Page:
When operating in trading, it is essential to proceed with caution, especially when it comes to managing funds. In practice, trading requires a basic knowledge of the stock market universe, techniques and winning trading strategies.
And to achieve long-term gains, good management of your capital is essential. This is what we call, in the jargon, “money management” or “risk management”. Terms that can be translated as “capital management” or “risk management”.
What is money management?
The principle of money management is quite simple. It’s about managing your trading funds well. It sounds simple at first, but it’s more complicated than we think.
In concrete terms, money management in trading is one of the biggest concerns of many traders and especially novices. Since the main purpose of trading is to achieve a long-term return on capital, it is essential to manage it well.
This point is as important as market analysis, which is useful for better anticipation of the future trend of financial market fluctuations. In other words, it is a matter of adjusting the amount involved on each position with the amount available.
In short, money management consists in defining the amount of money to be used whenever you take a position. Basically, when you leave on a position, do not put more than 5% of your capital. Sites like eToro, a specialist in copy trading in Forex, have webinars but also money management advice.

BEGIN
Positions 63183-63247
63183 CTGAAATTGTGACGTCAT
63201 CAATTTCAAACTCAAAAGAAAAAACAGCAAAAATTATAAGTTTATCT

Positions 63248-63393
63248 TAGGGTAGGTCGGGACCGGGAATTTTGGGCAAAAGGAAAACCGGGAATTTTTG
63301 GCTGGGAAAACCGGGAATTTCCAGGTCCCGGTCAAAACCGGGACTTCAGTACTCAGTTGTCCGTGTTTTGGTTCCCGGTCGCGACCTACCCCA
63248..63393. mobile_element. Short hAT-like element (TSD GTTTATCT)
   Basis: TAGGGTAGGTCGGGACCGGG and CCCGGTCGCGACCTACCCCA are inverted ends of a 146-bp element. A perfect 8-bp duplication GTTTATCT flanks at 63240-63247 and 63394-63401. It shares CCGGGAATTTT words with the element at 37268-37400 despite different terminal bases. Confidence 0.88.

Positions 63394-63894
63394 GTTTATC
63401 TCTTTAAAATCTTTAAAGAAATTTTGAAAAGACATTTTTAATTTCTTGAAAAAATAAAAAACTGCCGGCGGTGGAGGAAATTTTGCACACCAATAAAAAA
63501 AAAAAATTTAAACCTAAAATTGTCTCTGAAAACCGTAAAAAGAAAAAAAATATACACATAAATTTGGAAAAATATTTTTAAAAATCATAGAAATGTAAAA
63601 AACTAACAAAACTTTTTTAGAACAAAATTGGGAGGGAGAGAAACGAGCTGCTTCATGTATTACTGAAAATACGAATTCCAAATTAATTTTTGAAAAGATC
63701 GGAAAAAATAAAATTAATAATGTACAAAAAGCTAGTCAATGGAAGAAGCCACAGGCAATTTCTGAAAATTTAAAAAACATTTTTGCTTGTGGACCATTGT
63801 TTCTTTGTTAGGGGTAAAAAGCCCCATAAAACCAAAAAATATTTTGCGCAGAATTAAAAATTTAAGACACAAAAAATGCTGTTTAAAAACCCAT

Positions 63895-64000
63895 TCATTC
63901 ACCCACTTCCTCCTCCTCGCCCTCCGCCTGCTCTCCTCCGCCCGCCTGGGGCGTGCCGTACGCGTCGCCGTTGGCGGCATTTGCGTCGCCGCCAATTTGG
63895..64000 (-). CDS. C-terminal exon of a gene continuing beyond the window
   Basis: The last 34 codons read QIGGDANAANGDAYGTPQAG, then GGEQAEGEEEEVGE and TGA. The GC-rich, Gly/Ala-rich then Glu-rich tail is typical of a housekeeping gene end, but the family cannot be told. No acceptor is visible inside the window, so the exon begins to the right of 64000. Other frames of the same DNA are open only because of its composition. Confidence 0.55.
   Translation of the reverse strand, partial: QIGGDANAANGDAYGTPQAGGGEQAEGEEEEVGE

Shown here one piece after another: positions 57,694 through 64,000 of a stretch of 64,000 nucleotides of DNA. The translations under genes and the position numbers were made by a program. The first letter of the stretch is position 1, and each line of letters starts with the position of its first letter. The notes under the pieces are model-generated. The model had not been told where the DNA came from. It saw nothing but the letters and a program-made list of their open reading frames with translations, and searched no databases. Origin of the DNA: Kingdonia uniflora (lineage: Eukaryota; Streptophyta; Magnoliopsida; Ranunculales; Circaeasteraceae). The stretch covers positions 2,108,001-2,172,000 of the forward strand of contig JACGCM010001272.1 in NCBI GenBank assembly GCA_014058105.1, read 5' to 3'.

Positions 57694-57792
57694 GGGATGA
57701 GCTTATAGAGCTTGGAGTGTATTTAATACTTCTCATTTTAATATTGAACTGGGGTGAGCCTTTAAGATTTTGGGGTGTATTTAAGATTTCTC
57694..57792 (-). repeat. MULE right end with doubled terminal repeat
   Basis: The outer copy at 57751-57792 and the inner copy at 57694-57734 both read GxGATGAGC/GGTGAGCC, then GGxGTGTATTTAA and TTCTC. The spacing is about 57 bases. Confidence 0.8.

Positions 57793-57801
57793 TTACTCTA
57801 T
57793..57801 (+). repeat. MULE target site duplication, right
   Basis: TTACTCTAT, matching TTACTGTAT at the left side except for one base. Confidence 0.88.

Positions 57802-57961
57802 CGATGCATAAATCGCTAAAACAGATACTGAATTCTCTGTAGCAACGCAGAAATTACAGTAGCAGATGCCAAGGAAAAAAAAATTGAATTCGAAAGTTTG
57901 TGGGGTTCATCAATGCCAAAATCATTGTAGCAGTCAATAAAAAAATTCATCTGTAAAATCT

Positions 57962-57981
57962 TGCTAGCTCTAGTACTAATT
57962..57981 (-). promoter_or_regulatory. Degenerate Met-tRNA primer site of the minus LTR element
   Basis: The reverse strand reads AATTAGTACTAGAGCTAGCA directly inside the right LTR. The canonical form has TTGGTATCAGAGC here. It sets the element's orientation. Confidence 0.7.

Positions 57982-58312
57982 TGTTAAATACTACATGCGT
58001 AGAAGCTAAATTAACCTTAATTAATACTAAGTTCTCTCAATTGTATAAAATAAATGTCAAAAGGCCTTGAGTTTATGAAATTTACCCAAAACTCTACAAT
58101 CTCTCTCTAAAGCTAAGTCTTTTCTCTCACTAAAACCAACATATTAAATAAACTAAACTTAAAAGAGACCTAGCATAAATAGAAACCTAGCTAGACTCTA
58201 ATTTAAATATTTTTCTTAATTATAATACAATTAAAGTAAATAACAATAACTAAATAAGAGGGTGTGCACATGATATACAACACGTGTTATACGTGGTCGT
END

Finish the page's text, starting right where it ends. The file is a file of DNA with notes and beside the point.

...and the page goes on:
Some money management techniques
In money management, there are some strategies and among the most common are the TSSF or Trading System Safety Factor, a system developed in relation to averages and not in relation to trading series.
If, therefore, the average of the profits or losses of the previous positions is correct, the amount is reduced or increased accordingly. The SSP allows the management of several circumstances. The principle of this technique is, so to speak, related to mathematics.
The martingale is also one of the best known money management techniques. Its principle is based on the fact that the more you lose, the more risk you take. Thus, the trader focuses mainly on probability.
Having already posted a loss, there is a better chance of obtaining gains on the next trade; the position will then be increased to cover the previous loss: this is the case for the martingale. However, from the experience of some, it appears that this technique is only effective in the short term and is not suitable in the long term.